The role of diatom resting spores in pelagic–benthic coupling in the Southern Ocean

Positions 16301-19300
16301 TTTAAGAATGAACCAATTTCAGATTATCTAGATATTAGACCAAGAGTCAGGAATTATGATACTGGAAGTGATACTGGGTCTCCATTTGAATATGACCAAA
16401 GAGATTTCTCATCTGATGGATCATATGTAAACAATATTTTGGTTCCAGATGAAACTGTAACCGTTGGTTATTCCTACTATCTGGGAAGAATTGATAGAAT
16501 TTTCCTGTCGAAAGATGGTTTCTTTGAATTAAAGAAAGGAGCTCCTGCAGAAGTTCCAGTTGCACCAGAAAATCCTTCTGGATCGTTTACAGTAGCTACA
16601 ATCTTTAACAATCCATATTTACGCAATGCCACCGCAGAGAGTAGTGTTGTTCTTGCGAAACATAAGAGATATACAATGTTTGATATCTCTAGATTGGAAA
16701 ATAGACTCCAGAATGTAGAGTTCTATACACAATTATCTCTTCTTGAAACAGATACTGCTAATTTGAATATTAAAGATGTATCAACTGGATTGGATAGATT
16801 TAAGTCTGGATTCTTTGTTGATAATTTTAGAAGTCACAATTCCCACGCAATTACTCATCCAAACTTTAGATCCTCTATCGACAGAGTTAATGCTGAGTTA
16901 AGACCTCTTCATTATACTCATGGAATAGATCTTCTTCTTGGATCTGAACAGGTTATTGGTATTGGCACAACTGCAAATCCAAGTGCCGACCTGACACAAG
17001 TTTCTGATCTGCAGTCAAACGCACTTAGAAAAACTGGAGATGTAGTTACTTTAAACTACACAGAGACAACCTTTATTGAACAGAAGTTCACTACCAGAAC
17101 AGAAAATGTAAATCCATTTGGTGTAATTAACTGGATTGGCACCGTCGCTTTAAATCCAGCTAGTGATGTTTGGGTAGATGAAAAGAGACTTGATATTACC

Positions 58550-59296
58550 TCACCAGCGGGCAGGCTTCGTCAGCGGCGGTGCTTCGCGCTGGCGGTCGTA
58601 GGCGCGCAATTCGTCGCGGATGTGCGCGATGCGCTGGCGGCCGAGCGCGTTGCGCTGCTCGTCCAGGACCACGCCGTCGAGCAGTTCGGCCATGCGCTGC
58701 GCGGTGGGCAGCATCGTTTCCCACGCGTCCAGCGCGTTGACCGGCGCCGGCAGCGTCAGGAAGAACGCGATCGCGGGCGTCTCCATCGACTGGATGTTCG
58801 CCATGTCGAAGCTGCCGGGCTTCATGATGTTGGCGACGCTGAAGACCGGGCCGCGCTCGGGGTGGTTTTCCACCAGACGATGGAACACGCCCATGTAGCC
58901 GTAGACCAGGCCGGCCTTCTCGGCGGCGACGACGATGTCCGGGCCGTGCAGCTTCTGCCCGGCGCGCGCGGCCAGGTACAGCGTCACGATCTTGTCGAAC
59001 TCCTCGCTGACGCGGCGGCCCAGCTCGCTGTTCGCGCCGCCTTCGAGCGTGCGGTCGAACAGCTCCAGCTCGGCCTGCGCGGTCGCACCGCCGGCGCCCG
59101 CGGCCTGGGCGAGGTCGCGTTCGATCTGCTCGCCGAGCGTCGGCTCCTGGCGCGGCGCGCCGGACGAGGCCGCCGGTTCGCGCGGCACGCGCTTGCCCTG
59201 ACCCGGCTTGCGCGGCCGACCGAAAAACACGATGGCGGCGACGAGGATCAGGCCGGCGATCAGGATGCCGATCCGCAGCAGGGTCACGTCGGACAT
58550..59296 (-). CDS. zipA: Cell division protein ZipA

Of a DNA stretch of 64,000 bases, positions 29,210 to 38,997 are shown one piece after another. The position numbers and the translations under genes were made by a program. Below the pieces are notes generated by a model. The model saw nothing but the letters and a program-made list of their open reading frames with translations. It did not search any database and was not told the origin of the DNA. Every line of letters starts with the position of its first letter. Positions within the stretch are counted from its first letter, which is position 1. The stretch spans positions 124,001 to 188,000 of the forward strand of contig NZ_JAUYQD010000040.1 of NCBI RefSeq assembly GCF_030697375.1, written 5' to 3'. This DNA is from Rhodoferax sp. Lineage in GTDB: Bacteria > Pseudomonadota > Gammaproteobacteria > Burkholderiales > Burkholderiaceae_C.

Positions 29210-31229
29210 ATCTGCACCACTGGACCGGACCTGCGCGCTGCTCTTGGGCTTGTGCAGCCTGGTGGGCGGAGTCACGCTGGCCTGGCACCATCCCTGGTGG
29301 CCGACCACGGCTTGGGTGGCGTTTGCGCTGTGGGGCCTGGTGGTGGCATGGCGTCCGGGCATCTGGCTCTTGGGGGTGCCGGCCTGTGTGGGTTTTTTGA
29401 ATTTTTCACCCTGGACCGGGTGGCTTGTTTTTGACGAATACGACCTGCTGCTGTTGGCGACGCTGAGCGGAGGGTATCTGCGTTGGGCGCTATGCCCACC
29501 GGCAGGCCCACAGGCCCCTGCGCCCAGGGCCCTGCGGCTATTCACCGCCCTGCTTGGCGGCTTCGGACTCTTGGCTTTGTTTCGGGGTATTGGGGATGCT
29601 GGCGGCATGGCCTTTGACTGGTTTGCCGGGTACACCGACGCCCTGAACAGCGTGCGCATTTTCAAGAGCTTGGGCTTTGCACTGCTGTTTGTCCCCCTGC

Natural iron fertilization downstream of Southern Ocean island plateaus supports large phytoplankton blooms and promotes carbon export from the mixed layer. In addition to sequestering atmospheric CO2, the biological carbon pump also supplies organic matter (OM) to deep-ocean ecosystems. Although the total flux of OM arriving at the seafloor sets the energy input to the system, the chemical nature of OM is also of significance. However, a quantitative framework linking ecological flux vectors to OM composition is currently lacking. In the present study we report the lipid composition of export fluxes collected by five moored sediment traps deployed in contrasting productivity regimes of Southern Ocean island systems (Kerguelen, Crozet and South Georgia) and compile them with quantitative data on diatom and faecal pellet fluxes. At the three naturally iron-fertilized sites, the relative contribution of labile lipids (mono- and polyunsaturated fatty acids, unsaturated fatty alcohols) is 2–4 times higher than at low productivity sites. There is a strong attenuation of labile components as a function of depth, irrespective of productivity. The three island systems also display regional characteristics in lipid export. An enrichment of zooplankton dietary sterols, such as C27Δ5, at South Georgia is consistent with high zooplankton and krill biomass in the region and the importance of faecal pellets to particulate organic carbon (POC) flux. There is a strong association of diatom resting spore fluxes that dominate productive flux regimes with energy-rich unsaturated fatty acids. At the Kerguelen Plateau we provide a statistical framework to link seasonal variation in ecological flux vectors and lipid composition over a complete annual cycle. Our analyses demonstrate that ecological processes in the upper ocean, e.g. resting spore formation and grazing, not only impact the magnitude and stoichiometry of the Southern Ocean biological pump, but also regulate the composition of exported OM and the nature of pelagic–benthic coupling.